Everlane: Taking Fashion Truly Forward
Manufacturing conditions are getting more transparent.
A product’s back story is beginning to play a bigger role in people’s buying decisions, particularly as tragic news events — including the 2013 collapse of a garment factory in Bangladesh, which killed more than 1,100 workers — bring manufacturing conditions to light. Fashion start-up and FedEx customer Everlane has taken some of the boldest steps in the industry to address the issue: It’s sharing rarely shared details about its suppliers and costs. Founder and CEO Michael Preysman calls it “radical transparency.” And shoppers are all over it.
Every product page links to information about the factory where it’s made, along with details about Everlane’s audit of conditions and photos of workers on the job. The company’s prices, Preysman says, reflect a fair markup of actual costs — shown alongside the price likely charged by traditional retailers.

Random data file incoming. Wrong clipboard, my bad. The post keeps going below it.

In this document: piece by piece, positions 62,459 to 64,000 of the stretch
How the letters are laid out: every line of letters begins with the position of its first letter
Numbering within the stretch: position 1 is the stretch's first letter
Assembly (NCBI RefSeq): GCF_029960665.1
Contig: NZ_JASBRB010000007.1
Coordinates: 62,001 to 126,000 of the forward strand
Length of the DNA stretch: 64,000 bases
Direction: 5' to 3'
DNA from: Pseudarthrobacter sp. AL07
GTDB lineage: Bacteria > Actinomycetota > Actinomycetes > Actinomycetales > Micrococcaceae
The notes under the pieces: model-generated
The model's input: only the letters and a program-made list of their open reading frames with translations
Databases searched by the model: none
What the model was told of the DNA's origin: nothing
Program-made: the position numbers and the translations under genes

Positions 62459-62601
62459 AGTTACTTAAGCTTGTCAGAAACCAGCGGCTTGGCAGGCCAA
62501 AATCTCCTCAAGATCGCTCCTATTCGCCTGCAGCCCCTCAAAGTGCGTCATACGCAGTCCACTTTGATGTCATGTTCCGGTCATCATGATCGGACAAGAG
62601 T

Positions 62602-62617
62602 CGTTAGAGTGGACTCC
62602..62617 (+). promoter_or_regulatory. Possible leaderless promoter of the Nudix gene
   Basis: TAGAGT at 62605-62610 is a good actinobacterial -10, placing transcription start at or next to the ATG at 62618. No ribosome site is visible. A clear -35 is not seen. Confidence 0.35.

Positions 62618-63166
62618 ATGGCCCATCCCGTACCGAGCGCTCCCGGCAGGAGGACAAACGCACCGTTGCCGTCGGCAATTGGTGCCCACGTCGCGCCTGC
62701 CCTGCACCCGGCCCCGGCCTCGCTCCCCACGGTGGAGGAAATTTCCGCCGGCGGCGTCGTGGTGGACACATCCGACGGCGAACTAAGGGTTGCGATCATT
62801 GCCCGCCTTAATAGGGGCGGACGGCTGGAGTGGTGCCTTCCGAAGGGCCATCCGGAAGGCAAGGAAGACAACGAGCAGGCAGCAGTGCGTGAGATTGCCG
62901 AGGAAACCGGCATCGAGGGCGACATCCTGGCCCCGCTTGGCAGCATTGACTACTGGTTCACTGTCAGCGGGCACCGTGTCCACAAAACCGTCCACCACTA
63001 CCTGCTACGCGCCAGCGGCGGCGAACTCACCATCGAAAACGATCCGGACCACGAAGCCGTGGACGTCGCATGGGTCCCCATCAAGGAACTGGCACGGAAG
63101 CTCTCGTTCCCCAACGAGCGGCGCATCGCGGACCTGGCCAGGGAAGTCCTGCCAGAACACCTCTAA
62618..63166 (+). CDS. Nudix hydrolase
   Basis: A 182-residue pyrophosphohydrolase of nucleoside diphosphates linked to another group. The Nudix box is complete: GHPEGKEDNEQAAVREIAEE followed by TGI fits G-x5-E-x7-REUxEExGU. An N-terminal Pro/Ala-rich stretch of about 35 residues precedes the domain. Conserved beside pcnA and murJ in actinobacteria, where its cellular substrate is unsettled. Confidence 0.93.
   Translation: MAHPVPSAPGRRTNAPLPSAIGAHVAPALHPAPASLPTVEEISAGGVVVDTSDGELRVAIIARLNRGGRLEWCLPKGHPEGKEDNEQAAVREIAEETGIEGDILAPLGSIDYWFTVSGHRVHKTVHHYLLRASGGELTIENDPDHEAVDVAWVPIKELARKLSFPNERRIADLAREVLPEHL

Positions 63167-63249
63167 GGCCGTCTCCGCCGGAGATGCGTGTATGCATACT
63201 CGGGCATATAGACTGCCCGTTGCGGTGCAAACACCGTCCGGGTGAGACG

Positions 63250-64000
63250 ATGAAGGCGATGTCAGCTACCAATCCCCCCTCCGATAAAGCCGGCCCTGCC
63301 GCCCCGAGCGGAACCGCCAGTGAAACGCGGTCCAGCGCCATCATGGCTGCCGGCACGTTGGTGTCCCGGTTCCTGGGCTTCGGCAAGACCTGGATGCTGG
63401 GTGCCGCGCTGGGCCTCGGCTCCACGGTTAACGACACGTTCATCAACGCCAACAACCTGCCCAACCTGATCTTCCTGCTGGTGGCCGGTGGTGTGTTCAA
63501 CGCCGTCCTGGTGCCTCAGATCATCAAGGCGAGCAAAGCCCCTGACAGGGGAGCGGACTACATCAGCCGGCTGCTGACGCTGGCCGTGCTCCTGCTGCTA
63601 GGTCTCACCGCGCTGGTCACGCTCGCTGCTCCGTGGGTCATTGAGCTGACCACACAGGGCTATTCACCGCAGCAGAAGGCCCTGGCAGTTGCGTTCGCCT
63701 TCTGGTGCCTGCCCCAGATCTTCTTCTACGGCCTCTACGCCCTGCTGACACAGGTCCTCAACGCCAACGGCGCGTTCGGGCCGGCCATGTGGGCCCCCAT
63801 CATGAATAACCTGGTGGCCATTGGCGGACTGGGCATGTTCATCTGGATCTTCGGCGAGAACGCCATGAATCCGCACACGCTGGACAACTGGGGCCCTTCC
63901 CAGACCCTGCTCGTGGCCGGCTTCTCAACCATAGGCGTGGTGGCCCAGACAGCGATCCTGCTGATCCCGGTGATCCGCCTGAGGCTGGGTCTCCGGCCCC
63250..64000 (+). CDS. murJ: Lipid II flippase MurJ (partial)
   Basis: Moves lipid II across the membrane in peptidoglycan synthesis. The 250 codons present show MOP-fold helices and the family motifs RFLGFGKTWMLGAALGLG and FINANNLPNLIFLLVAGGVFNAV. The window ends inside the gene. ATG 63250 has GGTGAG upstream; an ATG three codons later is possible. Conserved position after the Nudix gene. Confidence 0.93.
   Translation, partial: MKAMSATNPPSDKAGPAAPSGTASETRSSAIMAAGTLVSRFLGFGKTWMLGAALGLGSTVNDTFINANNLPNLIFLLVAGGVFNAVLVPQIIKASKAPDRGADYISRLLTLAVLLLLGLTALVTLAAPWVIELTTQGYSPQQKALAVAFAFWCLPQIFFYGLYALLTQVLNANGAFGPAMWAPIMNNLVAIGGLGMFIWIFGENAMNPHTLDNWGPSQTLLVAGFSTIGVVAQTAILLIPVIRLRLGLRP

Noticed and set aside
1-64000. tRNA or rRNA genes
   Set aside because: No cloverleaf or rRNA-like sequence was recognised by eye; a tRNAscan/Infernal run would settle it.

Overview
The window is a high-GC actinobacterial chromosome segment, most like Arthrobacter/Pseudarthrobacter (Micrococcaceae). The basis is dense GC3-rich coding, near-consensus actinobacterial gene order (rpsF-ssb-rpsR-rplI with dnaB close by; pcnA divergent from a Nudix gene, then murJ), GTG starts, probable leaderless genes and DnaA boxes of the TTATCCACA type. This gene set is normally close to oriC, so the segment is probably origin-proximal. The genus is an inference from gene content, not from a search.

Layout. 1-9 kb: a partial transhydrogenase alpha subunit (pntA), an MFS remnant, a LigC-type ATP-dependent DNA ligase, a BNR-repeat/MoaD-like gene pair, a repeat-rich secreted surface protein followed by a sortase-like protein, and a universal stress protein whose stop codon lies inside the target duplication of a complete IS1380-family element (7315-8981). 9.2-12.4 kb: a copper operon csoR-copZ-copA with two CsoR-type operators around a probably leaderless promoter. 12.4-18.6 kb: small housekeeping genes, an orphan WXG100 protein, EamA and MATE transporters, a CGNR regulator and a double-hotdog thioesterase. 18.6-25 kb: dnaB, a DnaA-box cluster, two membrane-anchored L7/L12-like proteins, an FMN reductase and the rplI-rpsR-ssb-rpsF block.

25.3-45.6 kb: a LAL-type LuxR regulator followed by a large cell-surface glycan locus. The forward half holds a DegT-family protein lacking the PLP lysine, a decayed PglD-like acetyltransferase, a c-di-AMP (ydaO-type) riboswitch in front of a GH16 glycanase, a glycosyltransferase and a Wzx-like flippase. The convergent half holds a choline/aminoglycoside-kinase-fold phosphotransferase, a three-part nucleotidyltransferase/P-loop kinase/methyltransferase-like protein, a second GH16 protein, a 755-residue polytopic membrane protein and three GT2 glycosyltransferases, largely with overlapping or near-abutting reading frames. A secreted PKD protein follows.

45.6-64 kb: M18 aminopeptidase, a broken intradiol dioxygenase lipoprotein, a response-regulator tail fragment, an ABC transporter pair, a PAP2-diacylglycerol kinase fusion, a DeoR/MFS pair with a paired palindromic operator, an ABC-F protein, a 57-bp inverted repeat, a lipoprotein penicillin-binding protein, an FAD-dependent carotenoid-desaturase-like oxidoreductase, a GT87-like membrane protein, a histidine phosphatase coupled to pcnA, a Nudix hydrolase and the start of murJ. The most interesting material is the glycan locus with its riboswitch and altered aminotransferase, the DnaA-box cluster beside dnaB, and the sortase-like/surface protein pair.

Responsible Sourcing Makes Business Sense
Everlane’s ethical stake in the ground is paying off financially, too. Although the company doesn’t disclose financials, it was widely reported that sales would top $100 million in 2016, double the figure from 2015.
Responsible sourcing isn’t all they have up their sleeve. A new showroom in their New York studio and “The Everlane Lab,” an experimental space on the ground floor of their San Francisco headquarters, connect fans with personal stylists, fitting rooms and the ability to purchase on site. And in January, the company launched its 100% Human line, where each product sold includes a $5 donation to the American Civil Liberties Union (ACLU). The accompanying marketing speaks to the U.S. political climate with the online message, “It’s true: We don’t always agree. Different politics. Different priorities. But it doesn’t mean we have to be divided. This year, let’s celebrate being 100% Human. Together.”